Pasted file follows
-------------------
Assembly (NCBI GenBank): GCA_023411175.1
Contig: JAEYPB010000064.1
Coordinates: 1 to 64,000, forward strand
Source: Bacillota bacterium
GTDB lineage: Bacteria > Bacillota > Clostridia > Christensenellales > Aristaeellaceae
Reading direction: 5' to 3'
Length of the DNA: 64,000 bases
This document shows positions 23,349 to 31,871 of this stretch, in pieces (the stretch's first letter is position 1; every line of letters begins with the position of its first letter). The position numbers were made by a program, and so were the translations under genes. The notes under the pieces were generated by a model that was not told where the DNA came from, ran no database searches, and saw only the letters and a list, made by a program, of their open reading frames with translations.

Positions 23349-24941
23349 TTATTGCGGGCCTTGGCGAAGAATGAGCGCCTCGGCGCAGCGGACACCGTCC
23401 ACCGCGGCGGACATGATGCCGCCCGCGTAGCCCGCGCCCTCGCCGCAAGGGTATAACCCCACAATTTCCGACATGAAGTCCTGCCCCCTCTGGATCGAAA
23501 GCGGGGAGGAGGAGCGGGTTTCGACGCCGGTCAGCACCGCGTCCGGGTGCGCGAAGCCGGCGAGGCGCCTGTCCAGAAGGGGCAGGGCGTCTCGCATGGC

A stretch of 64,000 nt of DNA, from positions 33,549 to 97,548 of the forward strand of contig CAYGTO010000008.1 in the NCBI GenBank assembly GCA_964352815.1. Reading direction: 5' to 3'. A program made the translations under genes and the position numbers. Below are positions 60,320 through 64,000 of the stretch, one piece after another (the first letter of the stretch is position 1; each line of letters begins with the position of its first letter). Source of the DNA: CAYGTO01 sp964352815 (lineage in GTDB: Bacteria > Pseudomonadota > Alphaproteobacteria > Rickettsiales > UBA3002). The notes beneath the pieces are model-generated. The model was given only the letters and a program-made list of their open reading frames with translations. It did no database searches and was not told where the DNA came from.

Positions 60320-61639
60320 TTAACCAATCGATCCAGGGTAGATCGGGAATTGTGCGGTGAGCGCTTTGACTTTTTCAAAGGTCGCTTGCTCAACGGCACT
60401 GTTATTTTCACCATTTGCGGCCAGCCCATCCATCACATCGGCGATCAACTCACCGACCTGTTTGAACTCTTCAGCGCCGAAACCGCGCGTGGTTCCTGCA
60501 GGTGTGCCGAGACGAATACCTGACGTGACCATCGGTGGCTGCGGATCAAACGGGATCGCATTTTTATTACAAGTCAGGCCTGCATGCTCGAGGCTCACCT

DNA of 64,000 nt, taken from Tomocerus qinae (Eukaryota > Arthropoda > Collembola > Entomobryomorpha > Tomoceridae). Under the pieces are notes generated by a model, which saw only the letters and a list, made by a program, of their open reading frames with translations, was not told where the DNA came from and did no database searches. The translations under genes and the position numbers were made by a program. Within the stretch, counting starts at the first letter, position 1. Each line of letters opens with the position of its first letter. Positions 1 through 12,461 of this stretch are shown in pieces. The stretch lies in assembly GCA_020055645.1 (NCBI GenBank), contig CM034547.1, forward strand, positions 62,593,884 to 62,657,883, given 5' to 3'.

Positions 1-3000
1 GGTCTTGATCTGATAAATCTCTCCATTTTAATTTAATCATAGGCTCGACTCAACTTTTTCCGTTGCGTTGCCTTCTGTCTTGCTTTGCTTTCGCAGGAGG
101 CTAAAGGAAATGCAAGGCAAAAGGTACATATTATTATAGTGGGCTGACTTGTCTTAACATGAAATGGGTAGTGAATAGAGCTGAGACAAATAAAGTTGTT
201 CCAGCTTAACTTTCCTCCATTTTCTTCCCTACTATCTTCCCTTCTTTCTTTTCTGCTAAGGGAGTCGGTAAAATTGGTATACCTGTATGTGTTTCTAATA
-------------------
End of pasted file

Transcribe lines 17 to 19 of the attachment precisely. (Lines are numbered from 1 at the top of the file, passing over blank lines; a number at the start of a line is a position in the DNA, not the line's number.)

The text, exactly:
60501 GGTGTGCCGAGACGAATACCTGACGTGACCATCGGTGGCTGCGGATCAAACGGGATCGCATTTTTATTACAAGTCAGGCCTGCATGCTCGAGGCTCACCT

DNA of 64,000 nt, taken from Tomocerus qinae (Eukaryota > Arthropoda > Collembola > Entomobryomorpha > Tomoceridae). Under the pieces are notes generated by a model, which saw only the letters and a list, made by a program, of their open reading frames with translations, was not told where the DNA came from and did no database searches. The translations under genes and the position numbers were made by a program. Within the stretch, counting starts at the first letter, position 1. Each line of letters opens with the position of its first letter. Positions 1 through 12,461 of this stretch are shown in pieces. The stretch lies in assembly GCA_020055645.1 (NCBI GenBank), contig CM034547.1, forward strand, positions 62,593,884 to 62,657,883, given 5' to 3'.

Positions 1-3000